Alcohol is a carcinogenic (cancer causing) substance, yet only 1 in 5 people are aware of the risks that alcohol can bring. 10% of the total cancers in males and 3% of the total cancers in females are thought to be associated with alcohol consumption. A range of cancers are linked to alcohol, including liver cancer and prostate cancer. Any alcohol can increase the risk, so there isn't a "safer" alcoholic drink to gravitate to.
Other lifestyle behaviours, when combined with drinking alcohol, also can increase the risks - last year Cancer Research UK suggested 40% of cancers could be prevented by improved lifestyles. Alcohol can contribute to weight gain, which increases the risks of developing cancers of the oesophagus, pancreas, bowel, endometrium, kidney and breast. Smoking combined with drinking can increase the risks of developing cancers of the mouth and throat significantly.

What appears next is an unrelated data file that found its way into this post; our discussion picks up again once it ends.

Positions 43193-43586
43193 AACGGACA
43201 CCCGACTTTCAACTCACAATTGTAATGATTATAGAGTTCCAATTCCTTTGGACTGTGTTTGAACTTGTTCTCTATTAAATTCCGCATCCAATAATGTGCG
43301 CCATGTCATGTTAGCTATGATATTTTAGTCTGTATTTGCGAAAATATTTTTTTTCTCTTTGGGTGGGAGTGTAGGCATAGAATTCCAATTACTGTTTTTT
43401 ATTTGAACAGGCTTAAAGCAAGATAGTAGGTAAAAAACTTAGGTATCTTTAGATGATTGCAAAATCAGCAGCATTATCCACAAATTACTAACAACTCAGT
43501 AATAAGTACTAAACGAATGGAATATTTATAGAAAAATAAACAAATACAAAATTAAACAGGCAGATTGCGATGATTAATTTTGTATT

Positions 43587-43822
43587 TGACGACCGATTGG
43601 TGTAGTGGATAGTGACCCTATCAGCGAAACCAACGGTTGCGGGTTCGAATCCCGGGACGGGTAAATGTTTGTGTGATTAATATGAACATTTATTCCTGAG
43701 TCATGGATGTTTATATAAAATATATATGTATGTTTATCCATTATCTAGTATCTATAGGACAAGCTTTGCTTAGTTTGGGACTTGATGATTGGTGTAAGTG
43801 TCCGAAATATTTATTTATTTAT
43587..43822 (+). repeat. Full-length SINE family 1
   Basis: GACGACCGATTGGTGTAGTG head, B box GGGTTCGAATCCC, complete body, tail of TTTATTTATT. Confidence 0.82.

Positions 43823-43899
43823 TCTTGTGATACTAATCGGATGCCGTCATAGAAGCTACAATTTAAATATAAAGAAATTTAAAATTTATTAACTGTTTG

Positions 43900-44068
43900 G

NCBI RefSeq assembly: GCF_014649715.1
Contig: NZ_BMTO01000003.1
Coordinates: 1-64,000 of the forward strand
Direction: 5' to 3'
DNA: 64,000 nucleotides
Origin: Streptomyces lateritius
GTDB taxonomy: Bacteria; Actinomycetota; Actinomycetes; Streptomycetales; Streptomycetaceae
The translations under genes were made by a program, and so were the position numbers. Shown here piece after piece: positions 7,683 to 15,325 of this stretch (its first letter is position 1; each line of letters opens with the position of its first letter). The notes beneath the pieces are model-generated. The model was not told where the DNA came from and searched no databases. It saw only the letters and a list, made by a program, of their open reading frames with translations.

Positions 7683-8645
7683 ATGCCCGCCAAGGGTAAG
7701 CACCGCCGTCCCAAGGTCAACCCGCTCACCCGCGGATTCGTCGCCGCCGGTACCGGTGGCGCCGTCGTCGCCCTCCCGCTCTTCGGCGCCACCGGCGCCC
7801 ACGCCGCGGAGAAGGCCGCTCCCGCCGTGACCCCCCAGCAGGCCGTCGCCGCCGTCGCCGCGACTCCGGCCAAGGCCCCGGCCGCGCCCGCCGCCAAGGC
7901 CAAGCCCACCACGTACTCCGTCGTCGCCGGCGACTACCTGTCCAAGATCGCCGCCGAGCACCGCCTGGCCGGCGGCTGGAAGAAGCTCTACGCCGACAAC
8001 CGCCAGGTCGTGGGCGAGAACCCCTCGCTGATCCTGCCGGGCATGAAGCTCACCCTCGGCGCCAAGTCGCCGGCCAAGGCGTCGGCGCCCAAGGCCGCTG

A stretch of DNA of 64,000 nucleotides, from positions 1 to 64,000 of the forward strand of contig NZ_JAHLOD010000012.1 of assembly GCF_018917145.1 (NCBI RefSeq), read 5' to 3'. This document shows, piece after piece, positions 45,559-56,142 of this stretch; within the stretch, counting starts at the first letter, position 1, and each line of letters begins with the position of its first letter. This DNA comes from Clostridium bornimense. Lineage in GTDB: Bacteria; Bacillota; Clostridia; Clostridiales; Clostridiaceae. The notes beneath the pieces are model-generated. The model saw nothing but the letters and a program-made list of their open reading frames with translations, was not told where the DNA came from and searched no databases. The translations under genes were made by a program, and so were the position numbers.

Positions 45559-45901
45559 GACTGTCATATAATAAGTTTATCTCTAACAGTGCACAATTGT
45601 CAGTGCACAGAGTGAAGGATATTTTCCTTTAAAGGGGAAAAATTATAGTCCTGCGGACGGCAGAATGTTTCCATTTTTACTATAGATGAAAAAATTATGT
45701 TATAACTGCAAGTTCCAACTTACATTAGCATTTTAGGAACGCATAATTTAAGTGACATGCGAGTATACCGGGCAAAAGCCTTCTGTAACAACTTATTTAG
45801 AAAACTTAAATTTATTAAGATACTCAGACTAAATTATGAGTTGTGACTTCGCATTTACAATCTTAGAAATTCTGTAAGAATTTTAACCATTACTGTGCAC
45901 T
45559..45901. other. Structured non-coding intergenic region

The levels of consumption which start to impact on cancer development are relatively low: drinking regularly more than 18 grams of alcohol per day (roughly two glasses of wine or one and a half pints of beer) starts to increase risk levels of developing breast cancer, for instance. Basically the more you drink the higher the risk.
Dr Nick Sheron, from the Royal College of Physicians, and representative to the EU Alcohol and Health Forum, said of the links between alcohol and cancers: "Consumers of alcohol have a basic right to be informed of this unfortunate reality. Consumers of alcohol can substantially lower their risk of developing cancer by drinking less and less often".
For more information on alcohol and health risks read "What damage does alcohol do to our bodies?". For information and tips on alcohol and how to have a healthier lifestyle visit Change4Life or NHS Choices alcohol pages.